I waited for three months and called. “What’s my daughter supposed to do?” I asked. He did not apologize. “Oh, I forgot,” he answered.
This was the beginning of the worst medical care experience I have known. Missed phone calls. Missed appointments. Accusations of follow-up failure were not only blamed on my daughter. But despite the nature of her medical condition held it against her. It was like a grade school tardy report.
No one reached out to her or at least sent a warning letter.
Often I saw calls from her care team that did not leave a callback number or what they wanted. My daughter was often too sick to function couldn’t take the call.
Why did no one reach out to me?
I tried to complain through channels. I was ignored.
I sat in on a video conference with her transplant surgeon who I nicknamed Dr. High Heels. As a side business, she sold shoes boxed in Italy that cost hundreds of dollars. Shoes that were made for one dollar in an Indonesian sweatshop.
The doctor lacked empathy. Cold, calloused. No exceptions. Another number on a waiting list. She gave my daughter a chance to do better at care follow-up over the next three months. Do better?
The reason I learned why they treated her with prejudice was because of her addiction. They didn’t trust her. Members of my own family said she made her own bed and had to lie in it.
Alcoholism is a disease like any other.
My daughter did everything asked. I know because I was there to supervise. During that time the University racked up every mega-expensive test on the list.
Before my daughter received the rejection letter. Dr. High Heels appeared in her hospital room with three other doctors. In front of everyone present, nurses, other patients, she berated her. Unprofessional and private remarks about how unfit she was to be in her program. After the doctor left, a 20-year veteran RN told my daughter as long as she’s been in practice that was a first. The nurse reassured my daughter she was hardly the worst patient on the liver transplant list.
A FINE LINE BETWEEN HOPE AND DESPAIR
On September 14, 2020. The University mailed her a letter of liver transplant termination. Please stop a moment and reflect. How you would feel? Reading a letter that said you aren’t worth saving? Good luck!
The reason given “inadequate participation in your care.” I was livid. These people were in denial. You couldn’t hold them accountable for anything.
I got out her Life Insurance policy.
My daughter felt betrayed and destroyed. She wanted to commit suicide.
I called the MAYO and got her a new assessment.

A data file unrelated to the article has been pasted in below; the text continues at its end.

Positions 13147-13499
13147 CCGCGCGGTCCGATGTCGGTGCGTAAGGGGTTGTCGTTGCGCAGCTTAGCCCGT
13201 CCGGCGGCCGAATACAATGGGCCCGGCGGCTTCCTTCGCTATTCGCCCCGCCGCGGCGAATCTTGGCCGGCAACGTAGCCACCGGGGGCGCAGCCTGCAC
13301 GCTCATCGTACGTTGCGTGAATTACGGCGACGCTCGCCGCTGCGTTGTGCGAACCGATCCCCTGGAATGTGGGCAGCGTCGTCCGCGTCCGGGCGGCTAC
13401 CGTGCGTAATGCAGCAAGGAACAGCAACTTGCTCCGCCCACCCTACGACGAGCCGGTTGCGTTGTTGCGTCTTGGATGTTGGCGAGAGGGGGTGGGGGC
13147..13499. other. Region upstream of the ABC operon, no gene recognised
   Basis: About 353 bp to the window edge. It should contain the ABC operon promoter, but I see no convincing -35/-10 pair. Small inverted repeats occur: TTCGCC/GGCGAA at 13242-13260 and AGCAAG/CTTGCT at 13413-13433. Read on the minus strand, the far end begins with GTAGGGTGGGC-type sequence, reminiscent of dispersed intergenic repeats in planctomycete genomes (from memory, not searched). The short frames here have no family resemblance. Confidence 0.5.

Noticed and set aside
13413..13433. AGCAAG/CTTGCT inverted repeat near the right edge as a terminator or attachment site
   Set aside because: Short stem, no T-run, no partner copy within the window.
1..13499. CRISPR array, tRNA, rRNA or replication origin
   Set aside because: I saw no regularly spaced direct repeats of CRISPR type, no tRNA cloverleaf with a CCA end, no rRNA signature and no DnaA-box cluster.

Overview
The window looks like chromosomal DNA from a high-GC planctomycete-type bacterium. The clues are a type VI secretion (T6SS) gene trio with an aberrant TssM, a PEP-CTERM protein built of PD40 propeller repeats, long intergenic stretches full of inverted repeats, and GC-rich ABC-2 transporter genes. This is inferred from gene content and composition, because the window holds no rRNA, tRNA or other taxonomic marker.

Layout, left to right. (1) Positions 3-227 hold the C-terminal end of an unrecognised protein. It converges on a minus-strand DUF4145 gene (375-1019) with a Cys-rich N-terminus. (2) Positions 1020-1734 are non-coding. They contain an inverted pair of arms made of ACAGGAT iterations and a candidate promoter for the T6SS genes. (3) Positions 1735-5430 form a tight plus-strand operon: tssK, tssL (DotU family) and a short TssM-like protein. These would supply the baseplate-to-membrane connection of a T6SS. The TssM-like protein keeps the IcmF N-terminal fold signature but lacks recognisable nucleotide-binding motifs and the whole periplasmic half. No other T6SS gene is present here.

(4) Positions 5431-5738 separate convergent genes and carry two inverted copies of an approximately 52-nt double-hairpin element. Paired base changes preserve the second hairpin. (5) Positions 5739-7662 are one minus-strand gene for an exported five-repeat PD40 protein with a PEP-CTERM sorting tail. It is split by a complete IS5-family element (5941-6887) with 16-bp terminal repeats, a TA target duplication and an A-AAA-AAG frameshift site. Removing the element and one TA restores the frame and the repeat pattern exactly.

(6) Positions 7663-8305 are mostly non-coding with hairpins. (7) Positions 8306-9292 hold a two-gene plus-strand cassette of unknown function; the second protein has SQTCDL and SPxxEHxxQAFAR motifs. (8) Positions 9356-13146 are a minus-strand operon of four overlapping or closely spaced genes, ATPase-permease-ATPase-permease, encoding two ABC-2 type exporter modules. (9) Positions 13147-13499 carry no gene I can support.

The assessment took three full-time days. As I pushed her whimpering body in a wheelchair from office to office. I thought the time had run out on her.
During one appointment with her new liver transplant surgeon. He said in relief, “You’re nothing like the doctor at the University said.” In other words, Dr. High Heels took it upon herself to call the MAYO and bad rap her. I assumed the reason was to cover her tracks so she wouldn’t look bad? Excuse me. My daughter good or bad is dying.
Finally, in November 2020, my daughter received a new letter. She was accepted by the MAYO for their liver transplant list!
LIFE & DEATH ROLLER COASTER
My daughter and I had reached our breaking point. She lied in bed with a sheet over her head and didn’t eat. I suffered from a lack of sleep. Despair, worries, financial problems, social stigma, and existential distress. I had not seen my wife in a year and wondered if ever.
The MAYO called me in March 2021 and said they wanted my daughter to have her transplant within the week. I didn’t know how they could guarantee that and I didn’t ask. The Nurse said, “Pack your bags. Be ready. The Surgeon could call anytime.”
On the 6th day. One minute past Midnight. The MAYO transplant surgeon called me and said they found my daughter a new liver. He wanted her to report to the hospital within the next five hours.
The transplant was successful.
My daughter will have to take an Immunosuppressant agent for the rest of her life. But, she is expected to live a normal lifespan.
First, get on multiple transplant lists.
Second, the only reason to go to the University for a transplant is if you have a living donor lined up and approved.
Even though the University and the MAYO share the same donor pool they are not equally staffed. The MAYO has an external team whose sole function is to find an organ. Like many things. The University doesn’t tell you that.
Third, file a complaint with the proper authorities. Don’t believe the social worker is not a friend of the doctor. Forth, pray.
Finally, do your research. [transplant list.]